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Effect of trait-vigilance on early visual processing areas during sustained visual attention


Forschack,  Norman
Universität Leipzig, External Organizations;
Department Neurology, MPI for Human Cognitive and Brain Sciences, Max Planck Society;

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Bekhtereva, V., Sander, C., Forschack, N., Olbrich, S., Hegerl, U., & Müller, M. M. (2012). Effect of trait-vigilance on early visual processing areas during sustained visual attention. Poster presented at Psychologie und Gehirn 2012, Jena, Germany.

Cite as: http://hdl.handle.net/11858/00-001M-0000-000F-A421-9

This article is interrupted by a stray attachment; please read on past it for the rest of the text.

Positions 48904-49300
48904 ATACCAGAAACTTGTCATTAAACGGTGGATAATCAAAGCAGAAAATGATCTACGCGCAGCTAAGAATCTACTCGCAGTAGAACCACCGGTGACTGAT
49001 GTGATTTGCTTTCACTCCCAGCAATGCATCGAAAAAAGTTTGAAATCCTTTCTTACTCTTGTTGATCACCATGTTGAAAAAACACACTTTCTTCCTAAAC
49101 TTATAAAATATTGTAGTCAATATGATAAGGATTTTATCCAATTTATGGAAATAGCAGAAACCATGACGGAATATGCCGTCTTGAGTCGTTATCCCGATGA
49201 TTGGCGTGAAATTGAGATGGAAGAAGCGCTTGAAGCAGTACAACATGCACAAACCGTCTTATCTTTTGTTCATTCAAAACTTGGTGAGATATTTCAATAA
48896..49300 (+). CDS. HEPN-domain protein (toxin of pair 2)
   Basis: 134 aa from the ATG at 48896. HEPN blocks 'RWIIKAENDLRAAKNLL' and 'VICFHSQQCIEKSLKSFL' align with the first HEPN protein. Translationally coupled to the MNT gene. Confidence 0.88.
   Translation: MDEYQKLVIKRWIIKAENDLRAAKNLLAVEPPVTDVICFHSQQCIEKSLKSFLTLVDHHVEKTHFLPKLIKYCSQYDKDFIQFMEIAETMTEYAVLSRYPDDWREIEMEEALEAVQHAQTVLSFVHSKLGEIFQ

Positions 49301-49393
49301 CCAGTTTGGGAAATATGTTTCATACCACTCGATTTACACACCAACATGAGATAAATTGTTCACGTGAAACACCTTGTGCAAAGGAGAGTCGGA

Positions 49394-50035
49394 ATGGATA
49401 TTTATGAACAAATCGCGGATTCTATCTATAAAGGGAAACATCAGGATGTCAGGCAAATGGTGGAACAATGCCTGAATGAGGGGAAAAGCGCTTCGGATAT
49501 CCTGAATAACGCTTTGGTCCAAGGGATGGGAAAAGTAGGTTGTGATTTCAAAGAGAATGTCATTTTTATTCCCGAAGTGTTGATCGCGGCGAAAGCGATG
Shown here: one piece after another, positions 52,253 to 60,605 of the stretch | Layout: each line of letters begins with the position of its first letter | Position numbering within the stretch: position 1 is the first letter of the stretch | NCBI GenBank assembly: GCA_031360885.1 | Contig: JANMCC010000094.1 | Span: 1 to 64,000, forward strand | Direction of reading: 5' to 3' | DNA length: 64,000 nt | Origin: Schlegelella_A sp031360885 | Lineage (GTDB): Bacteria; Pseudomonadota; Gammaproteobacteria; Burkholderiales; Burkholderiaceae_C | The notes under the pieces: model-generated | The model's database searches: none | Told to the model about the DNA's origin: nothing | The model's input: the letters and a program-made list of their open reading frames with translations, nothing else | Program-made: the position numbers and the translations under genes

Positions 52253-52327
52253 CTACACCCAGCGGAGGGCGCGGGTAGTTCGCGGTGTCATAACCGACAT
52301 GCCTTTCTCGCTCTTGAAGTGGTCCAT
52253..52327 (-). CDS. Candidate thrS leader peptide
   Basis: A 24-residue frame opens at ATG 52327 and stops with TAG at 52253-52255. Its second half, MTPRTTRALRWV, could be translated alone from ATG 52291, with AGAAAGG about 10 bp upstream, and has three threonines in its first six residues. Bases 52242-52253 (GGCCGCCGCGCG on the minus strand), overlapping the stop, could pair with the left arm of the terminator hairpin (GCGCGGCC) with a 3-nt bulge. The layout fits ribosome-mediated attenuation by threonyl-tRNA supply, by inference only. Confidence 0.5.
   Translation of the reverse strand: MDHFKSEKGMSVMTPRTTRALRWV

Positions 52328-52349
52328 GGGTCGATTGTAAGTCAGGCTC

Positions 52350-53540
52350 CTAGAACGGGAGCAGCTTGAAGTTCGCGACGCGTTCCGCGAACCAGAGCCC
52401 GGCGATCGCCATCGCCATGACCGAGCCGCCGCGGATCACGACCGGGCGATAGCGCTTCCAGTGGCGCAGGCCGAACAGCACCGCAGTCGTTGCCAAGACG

Sustained visual attention in connection with EEG‐vigilance states have not yet been explicitly investigated. In the present study we examined the effect of vigilance on sustained attention in a rapid serial visual presentation (RSVP) task in 2 subject groups with labile and stable EEG‐vigilance regulation patterns. Coloured letter streams flickered at 7.5 Hz and elicited steady‐state visual evoked potential (SSVEP) as an electrophysiological measure of sustained attention in early visual areas. We found that subjects with labile vigilance regulation show 230 Postersitzung 4 significant amplitude increases of SSVEP in the second half of the experiment. According to the vigilance stage classification, a labile pattern demonstrates a rapid decline to lower vigilance stages (e.g. dominant theta and delta activity in EEG), whereas stable vigilance pattern can be characterized by dominant alpha activity during resting‐EEG. Taking that into account, we further investigated cortical sources of alpha and the externally driven 7.5 Hz steady‐state signal. We found practically identical cortical sources for alpha and the SSVEP in early visual areas in both groups. These results suggest that the increase in the steady‐state response in the labile subjects is likely to occur due to weaker competition between alpha (10 Hz) with the 7.5 Hz externally driven network.